Maia, V. H., M. A. Gitzendanner, P. S. Soltis, Gane Ka-Shu Wong, and D. E. Soltis. 2014. Angiosperm Phylogeny Based on 18S/26S rDNA Sequence Data: Constructing a Large Data Set Using Next-Generation Sequence Data. International Journal of Plant Sciences 175:613–650. [Link to article]

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Vergara, R., M. A. Gitzendanner, D. E. Soltis, and P. S. Soltis. 2014. Population genetic structure, genetic diversity, and natural history of the South American species of Nothofagus subgenus Lophozonia (Nothofagaceae) inferred from nuclear microsatellite data. Ecol Evol 4:2450–2471. [Link to article]

Read More “Population genetic structure, genetic diversity, and natural history of the South American species of Nothofagus”

NGS data processing for phylogenetics

Our paper outlining how next-generation sequencing can be used in phylogenetics research has just beenpublished in Plant Ecology and Diversity. Grant Godden, Ingrid Jordn-Thaden et al review approaches and considerations that take into consideration the limited budgets of most evolutionary biology labs.

Grant T. Godden , Ingrid E. Jordon-Thaden , Srikar Chamala , Andrew A. Crowl , Nicolás García , Charlotte C. Germain-Aubrey , J. Michael Heaney , Maribeth Latvis , Xinshuai Qi & Matthew A. Gitzendanner (2012): Making next-generation sequencing work for you: approaches and practical considerations for marker development and phylogenetics, Plant Ecology & Diversity, 5:4, 427-450

See the article on the publisher’s site. If you do not subscribe to this journal, please email me and request one of the limited number of free reprints I can distribute.

Abstract

Recent reviews are setting the stage for the use of next-generation sequencing technologies in phylogenetic applications. However, the processes for developing new markers for phylogenetic analyses remain difficult to navigate for many researchers in plant systematics. We review several experimental approaches and practical considerations for developing new phylogenetic markers with next-generation sequencing technologies. We also outline a flexible framework for data acquisition that is readily adaptable to the needs of individual researchers and carefully consider cost-related issues that may be of concern to many laboratories in evolutionary biology. The next-generation and targeted sequencing approaches presented here offer considerable savings of time and money over the traditional PCR and Sanger sequencing approaches currently used in plant systematic research, particularly in cases involving large numbers of taxa and phylogenetic markers. Even with a limited research budget, next-generation sequence data can accommodate exploration of biological questions in ways that were not previously possible.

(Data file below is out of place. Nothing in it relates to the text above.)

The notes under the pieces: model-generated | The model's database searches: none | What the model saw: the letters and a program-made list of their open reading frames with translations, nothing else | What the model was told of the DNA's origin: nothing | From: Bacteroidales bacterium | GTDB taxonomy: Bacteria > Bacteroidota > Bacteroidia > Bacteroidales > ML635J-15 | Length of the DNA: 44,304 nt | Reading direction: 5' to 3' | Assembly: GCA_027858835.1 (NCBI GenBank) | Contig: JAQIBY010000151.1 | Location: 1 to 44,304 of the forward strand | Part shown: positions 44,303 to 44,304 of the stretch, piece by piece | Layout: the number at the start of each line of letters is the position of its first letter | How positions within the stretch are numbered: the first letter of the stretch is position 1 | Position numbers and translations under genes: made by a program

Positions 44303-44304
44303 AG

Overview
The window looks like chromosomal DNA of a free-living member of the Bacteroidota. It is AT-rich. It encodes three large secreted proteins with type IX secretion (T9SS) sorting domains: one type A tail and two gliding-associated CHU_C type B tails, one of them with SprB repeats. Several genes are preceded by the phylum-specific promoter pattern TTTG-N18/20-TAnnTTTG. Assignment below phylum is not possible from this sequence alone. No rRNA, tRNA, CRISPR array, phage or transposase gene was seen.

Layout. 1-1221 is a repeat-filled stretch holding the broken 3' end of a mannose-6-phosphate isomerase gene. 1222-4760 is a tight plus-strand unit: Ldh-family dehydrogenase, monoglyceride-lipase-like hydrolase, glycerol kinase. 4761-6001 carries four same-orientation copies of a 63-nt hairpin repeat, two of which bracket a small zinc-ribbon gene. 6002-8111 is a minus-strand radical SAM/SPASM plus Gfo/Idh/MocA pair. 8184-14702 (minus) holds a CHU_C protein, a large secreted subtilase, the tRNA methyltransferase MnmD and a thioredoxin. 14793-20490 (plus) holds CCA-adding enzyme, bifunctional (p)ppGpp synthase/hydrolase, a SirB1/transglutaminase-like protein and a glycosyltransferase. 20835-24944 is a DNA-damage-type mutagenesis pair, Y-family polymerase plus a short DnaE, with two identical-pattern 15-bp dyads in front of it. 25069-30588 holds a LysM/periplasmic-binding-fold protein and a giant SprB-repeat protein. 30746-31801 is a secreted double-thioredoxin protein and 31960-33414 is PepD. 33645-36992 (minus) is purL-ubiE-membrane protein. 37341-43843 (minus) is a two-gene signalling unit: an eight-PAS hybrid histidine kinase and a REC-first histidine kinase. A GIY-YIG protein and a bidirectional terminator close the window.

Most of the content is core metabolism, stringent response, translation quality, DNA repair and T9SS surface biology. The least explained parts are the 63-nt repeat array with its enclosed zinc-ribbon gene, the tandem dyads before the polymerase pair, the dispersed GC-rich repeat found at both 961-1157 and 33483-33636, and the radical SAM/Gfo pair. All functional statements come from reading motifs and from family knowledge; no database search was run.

One of the side projects I’ve revisited from time to time is the application of plant DNA analyses in forensics. I’ve done some work on a couple of cases and tried to keep up with the literature. I recently wrote a chapter for David Hall and Jason Byrd’s new book Forensic Botany: A Practical Guide.

Gitzendanner, M. A. 2012. Use and guidelines for plant DNA analyses in forensics. In D. Hall and J. Byrd [eds.] Forensic Botany: A practical guide. Wiley-Blackwell. pp. 93-106.

Link to publisher’s site.